More Short Films

Today, we’re starting off with two more short film projects that, remarkably–given how much work Time Piece was–Jim also did in 1965! The first is called Run, Run, which he shot outside his home in Greenwich, CT. It mainly depicts Jim’s two young daughters running around the fallen-leaf-strewn woods in October and ends with them running into their mom, Jane’s, open arms. I don’t have a great deal to say about it, but it’s a charming little piece, thanks to the score by Joe Raposo, who would later write the songs and music for Sesame Street, and like much of Jim’s short film work, it has a similar feel to the short pieces he’d shoot for Sesame Street of children playing and the like, with similarly gentle, lovely music. It also demonstrates some quietly inventive camera work, with the camera at first following the girls from a distance but eventually capturing their POV, bouncing up and down to recreate what they’re seeing as they dash along:


The second is an uncompleted piece of short animation called Alexander the Grape, about a tiny grape who dreams of becoming a big, round watermelon after a nasty watermelon pushes him around for being small. Although Jim never finished the animation, for whatever reason, he did record the entire soundtrack, both dialogue and music–with Jerry Juhl as the voice of Alexander and Jim as Freddy the Fierce, a mean, bullying watermelon–and the Henson Company Archives later edited it all together with a number of storyboards to fill in the missing pieces. All in all, it’s a neat look at how Jim continued to experiment with animation and is also distinct from all of the short animated films of his I’ve watched up to this point due to the fact that it tells a short story, also foreshadowing many short Sesame Street pieces.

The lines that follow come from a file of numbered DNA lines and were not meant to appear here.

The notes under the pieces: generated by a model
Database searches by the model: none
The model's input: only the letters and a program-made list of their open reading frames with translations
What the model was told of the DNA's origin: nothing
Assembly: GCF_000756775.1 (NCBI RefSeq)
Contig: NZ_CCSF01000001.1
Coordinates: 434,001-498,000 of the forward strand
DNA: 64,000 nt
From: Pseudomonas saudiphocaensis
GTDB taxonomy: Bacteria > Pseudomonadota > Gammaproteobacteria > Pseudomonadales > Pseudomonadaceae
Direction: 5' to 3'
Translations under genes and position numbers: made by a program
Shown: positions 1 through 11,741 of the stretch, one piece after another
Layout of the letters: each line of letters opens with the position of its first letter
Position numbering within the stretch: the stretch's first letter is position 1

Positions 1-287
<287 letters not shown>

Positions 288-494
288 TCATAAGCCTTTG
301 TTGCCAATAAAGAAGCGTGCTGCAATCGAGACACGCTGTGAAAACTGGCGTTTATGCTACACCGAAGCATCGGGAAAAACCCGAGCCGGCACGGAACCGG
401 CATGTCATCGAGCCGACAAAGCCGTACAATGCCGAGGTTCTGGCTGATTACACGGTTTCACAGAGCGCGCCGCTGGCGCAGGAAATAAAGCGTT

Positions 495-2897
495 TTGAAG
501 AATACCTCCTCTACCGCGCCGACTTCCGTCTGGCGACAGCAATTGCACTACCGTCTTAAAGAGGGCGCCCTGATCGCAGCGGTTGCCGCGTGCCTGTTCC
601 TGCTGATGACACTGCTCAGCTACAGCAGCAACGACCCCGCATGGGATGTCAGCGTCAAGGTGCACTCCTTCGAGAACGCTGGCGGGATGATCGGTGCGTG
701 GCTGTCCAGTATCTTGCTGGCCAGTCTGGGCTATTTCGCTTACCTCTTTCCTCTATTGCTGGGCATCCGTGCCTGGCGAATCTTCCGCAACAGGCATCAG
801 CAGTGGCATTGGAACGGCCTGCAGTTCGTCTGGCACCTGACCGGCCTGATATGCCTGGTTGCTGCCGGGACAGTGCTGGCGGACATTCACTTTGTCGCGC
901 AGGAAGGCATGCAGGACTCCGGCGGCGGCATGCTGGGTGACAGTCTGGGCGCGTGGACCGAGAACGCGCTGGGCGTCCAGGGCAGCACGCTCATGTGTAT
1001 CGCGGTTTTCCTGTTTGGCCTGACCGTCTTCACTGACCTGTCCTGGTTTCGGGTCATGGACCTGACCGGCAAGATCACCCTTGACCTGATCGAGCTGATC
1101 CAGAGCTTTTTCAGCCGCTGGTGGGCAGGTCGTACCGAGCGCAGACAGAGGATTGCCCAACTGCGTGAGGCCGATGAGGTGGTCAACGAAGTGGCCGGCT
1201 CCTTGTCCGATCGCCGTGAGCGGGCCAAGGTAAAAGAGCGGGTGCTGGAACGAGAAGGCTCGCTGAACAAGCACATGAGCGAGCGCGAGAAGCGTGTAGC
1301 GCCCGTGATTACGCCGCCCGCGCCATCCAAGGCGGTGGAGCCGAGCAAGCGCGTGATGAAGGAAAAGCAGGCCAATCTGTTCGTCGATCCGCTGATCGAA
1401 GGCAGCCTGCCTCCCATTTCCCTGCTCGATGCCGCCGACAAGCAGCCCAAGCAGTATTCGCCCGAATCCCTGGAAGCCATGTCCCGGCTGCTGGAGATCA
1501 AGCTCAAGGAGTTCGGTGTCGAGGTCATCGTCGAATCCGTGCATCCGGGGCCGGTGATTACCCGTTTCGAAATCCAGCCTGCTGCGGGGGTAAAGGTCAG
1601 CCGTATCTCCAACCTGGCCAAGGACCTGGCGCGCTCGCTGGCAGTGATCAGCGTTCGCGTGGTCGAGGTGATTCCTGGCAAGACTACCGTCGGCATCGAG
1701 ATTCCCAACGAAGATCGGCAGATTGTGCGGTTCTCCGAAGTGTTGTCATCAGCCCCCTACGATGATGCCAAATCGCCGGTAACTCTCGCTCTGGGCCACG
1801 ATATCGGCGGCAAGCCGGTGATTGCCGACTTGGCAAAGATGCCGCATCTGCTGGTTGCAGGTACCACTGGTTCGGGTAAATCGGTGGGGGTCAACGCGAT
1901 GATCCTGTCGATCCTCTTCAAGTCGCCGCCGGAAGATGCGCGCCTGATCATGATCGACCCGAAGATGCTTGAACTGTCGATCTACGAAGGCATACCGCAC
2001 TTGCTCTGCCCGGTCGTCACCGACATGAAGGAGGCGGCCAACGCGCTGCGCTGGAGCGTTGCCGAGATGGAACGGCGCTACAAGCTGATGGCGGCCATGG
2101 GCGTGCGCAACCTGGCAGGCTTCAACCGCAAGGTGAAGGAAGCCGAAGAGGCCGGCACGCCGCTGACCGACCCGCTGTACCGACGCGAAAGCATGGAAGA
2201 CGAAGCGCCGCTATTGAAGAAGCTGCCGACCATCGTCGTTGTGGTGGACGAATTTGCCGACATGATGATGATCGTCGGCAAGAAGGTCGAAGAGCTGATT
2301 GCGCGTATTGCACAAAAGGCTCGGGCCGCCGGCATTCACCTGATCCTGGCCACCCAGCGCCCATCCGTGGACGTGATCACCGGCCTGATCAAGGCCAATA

To be completely honest, you probably don’t want to think too deeply about the logic of the plot, since it culminates with the evil watermelon being bought at the grocery store and presumably eaten, whereas Alexander, who lives in the same grocery store, lives to be a ripe old grape (a few days or weeks later?), and none of his friends ever seem to come to harm. If the reality of this world didn’t include humans eating the fruit, it might have been fine, but once that element appears, it makes the whole thing a bit jarring if you consider the full implications. At the same time, it’s a stylized children’s fable, so do your best to just go with it!


It also ends on a pretty nifty Little Red Riding Hood scene, like the short animation equivalent of a Marvel tag scene:


And later today, I’ll be covering two variety show appearances the Muppets did in late 1965, which I’m looking forward to, since they did a lot of guest spots in the early days and I wasn’t able to find many of them other than Jimmy Dean, but we’re now reaching an era where a lot more footage is available, so check back here in a few hours for that!